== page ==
A: My first semester at ASU as a master’s student is about to begin, and I’ve already started reading my textbooks. I am most excited about learning from my professors’ classroom experiences and knowledge on subject matter.
Q: As Miss Arizona United States, you chose Stand for Children as your platform. Why?
A: I wanted to focus more on the children and how we can help them reach their full potential in the classroom. Arizona now spends a billion dollars less on our schools than it did in 2008, and our children are struggling in overcrowded classrooms, with outdated textbooks and technology.
I chose Stand For Children because they are focused on the whole picture. They are working on the #INVESTinEd Act, which gives voters a chance to take matters into their own hands and do something about the growing teacher shortage and overcrowded classrooms. Also, they focus on other issues such as the reading crisis in Arizona and reducing chronic absenteeism.
Stand For Children wants all children to have an equal opportunity to succeed in life. Their mission is to ensure that children, regardless of their background, graduate from high school prepared for, and with access to, college or career training. The organization is made up of parents, volunteers and teachers who work to convince elected officials to increase funding for children’s programs. They support education in a variety of ways from ensuring that funding they advocate for reaches the classrooms and they implement programs to help struggling readers.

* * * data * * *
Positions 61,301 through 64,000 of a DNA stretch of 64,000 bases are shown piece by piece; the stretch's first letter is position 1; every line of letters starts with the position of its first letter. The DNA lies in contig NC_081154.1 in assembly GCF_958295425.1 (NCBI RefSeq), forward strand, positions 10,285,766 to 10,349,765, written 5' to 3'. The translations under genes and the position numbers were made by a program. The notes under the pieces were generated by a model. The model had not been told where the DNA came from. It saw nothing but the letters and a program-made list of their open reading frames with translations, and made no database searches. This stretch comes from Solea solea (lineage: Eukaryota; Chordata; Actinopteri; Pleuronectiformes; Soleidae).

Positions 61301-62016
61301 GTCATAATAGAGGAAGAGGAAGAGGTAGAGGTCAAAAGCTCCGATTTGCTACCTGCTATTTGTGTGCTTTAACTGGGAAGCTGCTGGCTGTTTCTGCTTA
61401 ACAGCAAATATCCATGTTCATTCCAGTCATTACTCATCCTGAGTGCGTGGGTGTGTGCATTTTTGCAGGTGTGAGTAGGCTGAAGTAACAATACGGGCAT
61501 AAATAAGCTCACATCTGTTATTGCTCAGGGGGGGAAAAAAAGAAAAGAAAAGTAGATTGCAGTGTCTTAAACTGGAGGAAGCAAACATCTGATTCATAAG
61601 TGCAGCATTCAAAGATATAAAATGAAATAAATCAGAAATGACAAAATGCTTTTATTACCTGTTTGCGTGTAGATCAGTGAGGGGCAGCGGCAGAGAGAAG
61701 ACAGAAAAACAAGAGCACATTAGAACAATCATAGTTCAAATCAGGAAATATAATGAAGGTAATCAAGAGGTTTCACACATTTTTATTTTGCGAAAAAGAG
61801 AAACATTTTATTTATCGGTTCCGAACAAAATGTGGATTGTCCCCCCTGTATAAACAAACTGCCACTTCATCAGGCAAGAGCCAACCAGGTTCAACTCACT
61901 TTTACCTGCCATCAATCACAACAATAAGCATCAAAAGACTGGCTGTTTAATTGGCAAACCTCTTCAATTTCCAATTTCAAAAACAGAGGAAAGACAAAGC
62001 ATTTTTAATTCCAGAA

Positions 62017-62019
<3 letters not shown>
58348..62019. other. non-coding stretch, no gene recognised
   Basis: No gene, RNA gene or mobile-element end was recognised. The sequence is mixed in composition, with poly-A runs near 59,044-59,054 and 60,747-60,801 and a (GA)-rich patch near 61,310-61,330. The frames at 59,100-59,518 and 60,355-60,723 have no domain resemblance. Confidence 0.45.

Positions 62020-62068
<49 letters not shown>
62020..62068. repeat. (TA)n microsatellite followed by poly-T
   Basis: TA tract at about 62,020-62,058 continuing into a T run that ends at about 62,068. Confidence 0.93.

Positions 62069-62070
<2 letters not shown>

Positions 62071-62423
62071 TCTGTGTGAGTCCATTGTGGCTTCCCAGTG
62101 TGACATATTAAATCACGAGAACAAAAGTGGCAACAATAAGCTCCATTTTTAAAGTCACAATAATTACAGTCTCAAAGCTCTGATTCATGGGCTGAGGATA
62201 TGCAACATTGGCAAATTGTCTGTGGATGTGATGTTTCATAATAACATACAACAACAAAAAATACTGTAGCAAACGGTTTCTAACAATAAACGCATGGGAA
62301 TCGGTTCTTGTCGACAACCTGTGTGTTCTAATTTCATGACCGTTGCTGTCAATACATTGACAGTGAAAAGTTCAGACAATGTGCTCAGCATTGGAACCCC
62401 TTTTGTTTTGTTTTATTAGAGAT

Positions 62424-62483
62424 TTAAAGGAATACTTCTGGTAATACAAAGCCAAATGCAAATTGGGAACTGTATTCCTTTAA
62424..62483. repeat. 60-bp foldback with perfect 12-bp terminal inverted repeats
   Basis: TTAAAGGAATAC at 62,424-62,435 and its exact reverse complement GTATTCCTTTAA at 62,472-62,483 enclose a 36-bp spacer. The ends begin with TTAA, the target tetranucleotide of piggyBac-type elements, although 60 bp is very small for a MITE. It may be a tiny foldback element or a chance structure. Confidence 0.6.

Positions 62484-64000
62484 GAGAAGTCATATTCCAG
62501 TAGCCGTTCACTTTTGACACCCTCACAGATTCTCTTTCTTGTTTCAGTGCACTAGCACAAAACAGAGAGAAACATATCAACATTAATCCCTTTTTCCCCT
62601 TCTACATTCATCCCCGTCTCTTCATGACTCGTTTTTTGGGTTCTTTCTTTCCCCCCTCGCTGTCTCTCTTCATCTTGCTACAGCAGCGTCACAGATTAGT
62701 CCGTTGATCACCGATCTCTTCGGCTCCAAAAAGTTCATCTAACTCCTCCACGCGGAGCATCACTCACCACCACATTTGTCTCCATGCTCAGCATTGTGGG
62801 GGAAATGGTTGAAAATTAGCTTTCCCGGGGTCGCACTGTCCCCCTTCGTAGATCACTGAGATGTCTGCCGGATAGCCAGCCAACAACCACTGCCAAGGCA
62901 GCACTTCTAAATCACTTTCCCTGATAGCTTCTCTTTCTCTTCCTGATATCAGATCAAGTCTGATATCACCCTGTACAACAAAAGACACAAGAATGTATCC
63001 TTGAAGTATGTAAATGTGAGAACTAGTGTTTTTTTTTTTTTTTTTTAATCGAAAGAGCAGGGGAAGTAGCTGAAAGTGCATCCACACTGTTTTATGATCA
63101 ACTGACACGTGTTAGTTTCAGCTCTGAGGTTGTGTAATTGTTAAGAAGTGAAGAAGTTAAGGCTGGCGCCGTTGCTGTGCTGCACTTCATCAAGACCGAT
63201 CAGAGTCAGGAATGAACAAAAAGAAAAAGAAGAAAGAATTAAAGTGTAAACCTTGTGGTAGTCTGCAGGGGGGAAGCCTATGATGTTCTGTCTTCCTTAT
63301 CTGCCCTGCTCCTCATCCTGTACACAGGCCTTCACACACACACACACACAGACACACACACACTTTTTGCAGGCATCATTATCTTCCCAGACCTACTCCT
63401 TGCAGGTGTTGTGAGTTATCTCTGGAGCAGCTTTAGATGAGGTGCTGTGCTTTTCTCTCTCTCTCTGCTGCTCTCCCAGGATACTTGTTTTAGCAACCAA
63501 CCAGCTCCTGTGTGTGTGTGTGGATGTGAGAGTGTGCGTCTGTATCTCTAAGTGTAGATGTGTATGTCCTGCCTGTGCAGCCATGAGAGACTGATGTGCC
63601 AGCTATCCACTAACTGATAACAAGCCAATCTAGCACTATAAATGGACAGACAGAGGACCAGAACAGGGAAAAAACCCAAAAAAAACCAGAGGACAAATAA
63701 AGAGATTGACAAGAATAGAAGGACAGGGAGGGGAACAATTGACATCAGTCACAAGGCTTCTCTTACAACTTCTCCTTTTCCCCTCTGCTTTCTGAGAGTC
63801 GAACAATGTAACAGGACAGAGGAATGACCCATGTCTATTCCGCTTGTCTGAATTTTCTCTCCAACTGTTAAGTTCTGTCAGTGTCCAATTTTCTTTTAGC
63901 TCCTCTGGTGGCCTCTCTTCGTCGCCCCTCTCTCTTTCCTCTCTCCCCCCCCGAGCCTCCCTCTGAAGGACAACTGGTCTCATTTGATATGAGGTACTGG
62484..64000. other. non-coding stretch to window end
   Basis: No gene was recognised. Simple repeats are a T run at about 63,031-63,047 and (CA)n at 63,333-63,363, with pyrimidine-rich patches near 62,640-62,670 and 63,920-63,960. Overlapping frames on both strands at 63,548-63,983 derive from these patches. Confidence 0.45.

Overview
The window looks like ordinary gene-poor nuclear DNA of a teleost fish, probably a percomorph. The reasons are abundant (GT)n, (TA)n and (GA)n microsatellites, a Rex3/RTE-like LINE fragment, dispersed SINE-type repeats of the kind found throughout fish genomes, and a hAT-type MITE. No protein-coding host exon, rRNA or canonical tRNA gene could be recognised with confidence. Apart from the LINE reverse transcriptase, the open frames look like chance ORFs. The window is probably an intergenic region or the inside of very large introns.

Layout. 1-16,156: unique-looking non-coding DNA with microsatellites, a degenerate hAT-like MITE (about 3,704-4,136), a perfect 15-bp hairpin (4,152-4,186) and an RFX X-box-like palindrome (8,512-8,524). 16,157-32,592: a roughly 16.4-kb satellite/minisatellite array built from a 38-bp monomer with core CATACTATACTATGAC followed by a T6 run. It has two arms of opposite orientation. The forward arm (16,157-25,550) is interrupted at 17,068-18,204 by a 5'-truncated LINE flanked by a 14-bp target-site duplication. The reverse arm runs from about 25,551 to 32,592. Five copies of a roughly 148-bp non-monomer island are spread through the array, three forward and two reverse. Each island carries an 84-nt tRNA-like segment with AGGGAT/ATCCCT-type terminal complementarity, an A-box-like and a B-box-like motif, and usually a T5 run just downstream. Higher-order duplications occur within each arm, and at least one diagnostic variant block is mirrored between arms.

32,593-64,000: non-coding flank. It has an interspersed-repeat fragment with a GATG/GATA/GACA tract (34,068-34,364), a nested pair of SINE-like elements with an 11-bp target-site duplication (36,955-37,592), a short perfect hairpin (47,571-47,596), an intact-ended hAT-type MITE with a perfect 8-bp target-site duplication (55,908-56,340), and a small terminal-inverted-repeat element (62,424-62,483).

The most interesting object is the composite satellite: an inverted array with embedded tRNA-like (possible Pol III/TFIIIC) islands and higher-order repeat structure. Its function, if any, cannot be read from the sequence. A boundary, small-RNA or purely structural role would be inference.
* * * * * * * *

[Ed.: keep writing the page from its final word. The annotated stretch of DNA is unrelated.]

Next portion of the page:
Q: As you noted on one of your social media posts, Arizona has a reading crisis in that almost 60 percent of children in the state can’t read at grade level. Why is this problem specific to Arizona?
A: Literacy intervention is a key topic to address in Arizona. Low literacy rates cost businesses and taxpayers $20 billion a year across the country. Most importantly, reading on grade level by the end of third grade is the single most essential milestone because at fourth grade the school curriculum shifts requiring students to “read to learn,” and students who have not “learned to read” fall behind. Arizona is struggling, and it’s because we just don’t have the resources to support kids mainly in grades K–3 and funding our classrooms has not been our states priority.